As Myanmar is left reeling after a military coup rocked the Southeast Asian country at the beginning of February, one activist leader is determined to make sure that his nation's future will lie in the hands of the people.
Maung Saungkha, a veteran activist and poet, is a name that is well known around Myanmar. The 28-year-old is one of the founders of Athan, an activist group that advocates for the promotion of freedom of expression. Athan means "voice" in Burmese.
But the human rights organization might not have been where it is today if the activist hadn't had a previous brush with the law.
Back in 2016, Saungkha was sent to jail for defamation, after writing a poem that included a line that he had a tattoo on his genitals of the former President Thein Sein. He spent six months in prison.
But his time behind bars inspired Saungkha to co-found Athan in 2018. Today, at a time when Myanmar is going through a political crisis, Saungkha and his group are leading protests seeking a return to democracy.
The group describes itself on its website as "a reliable source for up-to-date information about freedom of expression in Myanmar."
"We must disrupt the military government machinery. When their machinery breaks down, the people's power will have to be returned to us. That is our main focus," Saungkha told local media in a video interview posted to his social media accounts.
Saungkha wants the country to scrap the 2008 constitution, which by law allows the military to hold 25% of seats in the country's parliament.
"We need to make the main target decisive, (that) is to completely repeal the 2008 Constitution, which are my messages to the public," he added.
Myanmar, also known as Burma, was ruled by armed forces from 1962 until 2011 when democratic reforms led by Aung San Suu Kyi ended the military rule. In 2015, her National League of Democracy (NLD) party won the country's first open democratic election.
In the Myanmar general elections in November 2020, the military-backed opposition, the Union Solidarity and Development Party (USDP), lost heavily to Suu Kyi's democracy party. The opposition claimed there was widespread electoral fraud.
On February 1, the military seized power and detained Suu Kyi and President Win Myint. The military announced a one-year-long state of emergency with commander-in-chief Min Aung Hlaing taking power and later announcing a "free and fair general election" would be held.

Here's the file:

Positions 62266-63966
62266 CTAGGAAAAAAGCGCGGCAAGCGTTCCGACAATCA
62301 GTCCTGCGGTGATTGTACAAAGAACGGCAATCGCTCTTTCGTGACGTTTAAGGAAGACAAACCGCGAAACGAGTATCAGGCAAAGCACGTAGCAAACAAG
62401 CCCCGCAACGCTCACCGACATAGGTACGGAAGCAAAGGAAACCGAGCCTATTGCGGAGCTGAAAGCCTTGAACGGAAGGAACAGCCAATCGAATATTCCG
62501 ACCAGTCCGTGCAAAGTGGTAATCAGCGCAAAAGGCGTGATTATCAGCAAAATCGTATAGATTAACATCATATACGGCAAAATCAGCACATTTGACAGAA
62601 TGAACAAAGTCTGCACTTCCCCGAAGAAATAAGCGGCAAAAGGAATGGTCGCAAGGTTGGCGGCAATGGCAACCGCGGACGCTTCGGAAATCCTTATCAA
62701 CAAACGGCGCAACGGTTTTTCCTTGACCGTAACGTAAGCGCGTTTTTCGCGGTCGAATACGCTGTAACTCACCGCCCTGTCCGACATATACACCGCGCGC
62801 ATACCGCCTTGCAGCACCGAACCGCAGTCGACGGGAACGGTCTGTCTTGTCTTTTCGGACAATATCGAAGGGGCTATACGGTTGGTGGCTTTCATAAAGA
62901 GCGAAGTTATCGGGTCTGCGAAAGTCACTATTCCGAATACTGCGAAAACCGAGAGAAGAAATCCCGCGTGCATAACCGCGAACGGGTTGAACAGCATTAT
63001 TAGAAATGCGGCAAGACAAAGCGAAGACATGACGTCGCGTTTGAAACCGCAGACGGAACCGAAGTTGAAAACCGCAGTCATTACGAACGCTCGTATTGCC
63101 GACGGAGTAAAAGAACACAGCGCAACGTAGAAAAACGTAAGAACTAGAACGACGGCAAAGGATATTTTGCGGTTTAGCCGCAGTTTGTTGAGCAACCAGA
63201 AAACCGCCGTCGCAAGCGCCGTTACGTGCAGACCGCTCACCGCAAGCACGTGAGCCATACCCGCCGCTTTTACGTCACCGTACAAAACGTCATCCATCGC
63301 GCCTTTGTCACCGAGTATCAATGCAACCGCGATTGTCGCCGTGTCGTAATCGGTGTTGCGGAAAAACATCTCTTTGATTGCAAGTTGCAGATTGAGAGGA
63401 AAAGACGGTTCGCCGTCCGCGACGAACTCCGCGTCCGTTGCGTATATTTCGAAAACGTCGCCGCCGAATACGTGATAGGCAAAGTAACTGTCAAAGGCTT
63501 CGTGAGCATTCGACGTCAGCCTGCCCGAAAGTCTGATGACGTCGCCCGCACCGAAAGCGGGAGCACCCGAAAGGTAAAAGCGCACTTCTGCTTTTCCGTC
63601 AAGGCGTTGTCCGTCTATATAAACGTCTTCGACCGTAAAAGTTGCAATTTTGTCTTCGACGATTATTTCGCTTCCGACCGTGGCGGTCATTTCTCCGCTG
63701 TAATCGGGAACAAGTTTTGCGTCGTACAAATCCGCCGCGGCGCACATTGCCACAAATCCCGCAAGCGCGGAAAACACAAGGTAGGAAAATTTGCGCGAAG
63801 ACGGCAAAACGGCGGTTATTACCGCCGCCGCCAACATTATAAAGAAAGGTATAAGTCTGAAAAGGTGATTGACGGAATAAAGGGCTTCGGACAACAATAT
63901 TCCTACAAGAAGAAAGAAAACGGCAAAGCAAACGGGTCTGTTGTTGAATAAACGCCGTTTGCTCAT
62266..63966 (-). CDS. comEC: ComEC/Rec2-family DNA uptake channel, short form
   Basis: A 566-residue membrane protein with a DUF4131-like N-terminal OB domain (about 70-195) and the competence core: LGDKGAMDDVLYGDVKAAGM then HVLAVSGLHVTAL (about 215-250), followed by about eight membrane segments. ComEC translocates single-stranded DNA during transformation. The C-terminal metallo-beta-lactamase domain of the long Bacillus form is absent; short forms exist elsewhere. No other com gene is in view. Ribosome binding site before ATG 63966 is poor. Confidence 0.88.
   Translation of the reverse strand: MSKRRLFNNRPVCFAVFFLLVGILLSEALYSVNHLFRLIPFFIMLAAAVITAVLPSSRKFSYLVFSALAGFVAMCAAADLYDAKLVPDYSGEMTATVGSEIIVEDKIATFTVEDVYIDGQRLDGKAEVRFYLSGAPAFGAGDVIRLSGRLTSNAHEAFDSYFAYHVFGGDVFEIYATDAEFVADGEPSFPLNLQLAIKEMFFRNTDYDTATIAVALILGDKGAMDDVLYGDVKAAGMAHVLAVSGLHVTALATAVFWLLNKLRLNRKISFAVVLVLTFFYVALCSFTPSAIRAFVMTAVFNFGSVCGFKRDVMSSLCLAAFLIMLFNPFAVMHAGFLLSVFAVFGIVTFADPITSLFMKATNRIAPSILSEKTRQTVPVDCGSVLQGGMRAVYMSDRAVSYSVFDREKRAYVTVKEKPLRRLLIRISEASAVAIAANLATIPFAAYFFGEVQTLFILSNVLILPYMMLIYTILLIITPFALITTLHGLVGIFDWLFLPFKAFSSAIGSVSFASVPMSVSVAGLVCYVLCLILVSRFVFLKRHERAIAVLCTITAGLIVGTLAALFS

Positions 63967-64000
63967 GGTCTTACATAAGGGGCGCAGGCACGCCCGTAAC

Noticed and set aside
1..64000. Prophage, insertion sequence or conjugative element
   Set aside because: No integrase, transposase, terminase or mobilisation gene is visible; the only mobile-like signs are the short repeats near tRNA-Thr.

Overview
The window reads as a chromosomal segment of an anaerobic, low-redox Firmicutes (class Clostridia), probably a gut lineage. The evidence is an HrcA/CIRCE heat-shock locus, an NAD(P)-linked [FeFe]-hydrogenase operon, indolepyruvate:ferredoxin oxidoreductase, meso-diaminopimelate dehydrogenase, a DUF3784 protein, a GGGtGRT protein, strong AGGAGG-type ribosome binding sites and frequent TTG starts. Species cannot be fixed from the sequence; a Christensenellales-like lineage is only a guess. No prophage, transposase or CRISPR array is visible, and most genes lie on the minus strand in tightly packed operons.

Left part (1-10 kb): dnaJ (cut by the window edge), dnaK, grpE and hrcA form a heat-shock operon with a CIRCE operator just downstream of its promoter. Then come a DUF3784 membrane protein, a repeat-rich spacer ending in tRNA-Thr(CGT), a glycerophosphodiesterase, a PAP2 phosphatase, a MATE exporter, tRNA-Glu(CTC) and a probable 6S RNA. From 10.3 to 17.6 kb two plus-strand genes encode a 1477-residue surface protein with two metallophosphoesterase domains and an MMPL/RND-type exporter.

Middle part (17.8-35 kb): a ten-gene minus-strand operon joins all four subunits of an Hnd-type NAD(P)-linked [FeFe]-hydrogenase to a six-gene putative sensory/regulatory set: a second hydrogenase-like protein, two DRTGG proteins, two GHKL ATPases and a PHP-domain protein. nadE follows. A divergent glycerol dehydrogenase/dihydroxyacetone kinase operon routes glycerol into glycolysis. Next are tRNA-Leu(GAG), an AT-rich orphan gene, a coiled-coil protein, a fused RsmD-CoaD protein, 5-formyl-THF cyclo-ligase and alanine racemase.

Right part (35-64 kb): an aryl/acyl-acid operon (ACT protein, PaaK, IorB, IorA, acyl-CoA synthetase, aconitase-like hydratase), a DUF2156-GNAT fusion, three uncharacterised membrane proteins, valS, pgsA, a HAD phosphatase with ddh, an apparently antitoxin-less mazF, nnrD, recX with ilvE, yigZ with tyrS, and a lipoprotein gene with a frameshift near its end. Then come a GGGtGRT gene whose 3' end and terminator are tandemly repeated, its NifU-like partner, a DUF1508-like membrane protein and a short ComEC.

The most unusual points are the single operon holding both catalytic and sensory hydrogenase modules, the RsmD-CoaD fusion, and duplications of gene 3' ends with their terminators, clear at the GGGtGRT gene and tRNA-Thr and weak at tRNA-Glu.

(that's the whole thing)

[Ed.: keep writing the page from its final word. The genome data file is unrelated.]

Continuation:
Since then, widespread protests have taken place across Myanmar, with tens of thousands of demonstrators demanding an end to the coup.
For Saungkha, his activism within Myanmar's strict boundaries has found him recently in court. Last year, he faced accusations for organizing an unlawful protest that demanded an end to internet blackouts in Rakhine and Chin — two of the poorest states in Myanmar.
Saungkha told VOA that this case was "dropped with fines," but as a leader of daily protests against today's coup, any future charges might be more severe.
On first contacting Saungkha, he told VOA he and a group of young ethnic minorities had just finished a march toward the U.S. embassy in Yangon.
"My job is to lead those protests," Saungkha told VOA. "I lead these protests and marches daily," he later added.
Yangon hasn't witnessed a violent crackdown, unlike other states in Myanmar. The military has responded to protests by firing live rounds, as well as deploying tear gas and water cannon. A woman was shot in the head during protests in capital Nay Pyi Taw and is hospitalized in critical condition.
Saungkha knows his efforts are under threat.
"The police have been raiding my house since the day of the coup. Looking in the office and where I was. Democracy and freedom of expression are no longer guaranteed under a military coup. Not everyone involved in the protests is safe," he said.
"I try to live as hard as I can, not to get caught because after being arrested, I cannot do anything," Saungkha acknowledged.
Myanmar has been through notable uprisings before. The 8-8-88 revolutions in 1988 saw nationwide pro-democracy protests against the country's totalitarian one-party state, leading to a violent crackdown with thousands of deaths. It was the revolution that saw the emergence of Suu Kyi and her party.
And in 2007 during what was known as the Saffron Revolution, economic and political demonstrations saw at least a dozen deaths and thousands detained. The result was political reform and the election of a new government.
Saungkha believes this time the uprising is different.
"The current uprising is led by young people. Instead of just taking to the streets, new ways of protesting are emerging. The young people were able to make it difficult for the military to do anything," he said.
Zin Thu Aung contributed to this report.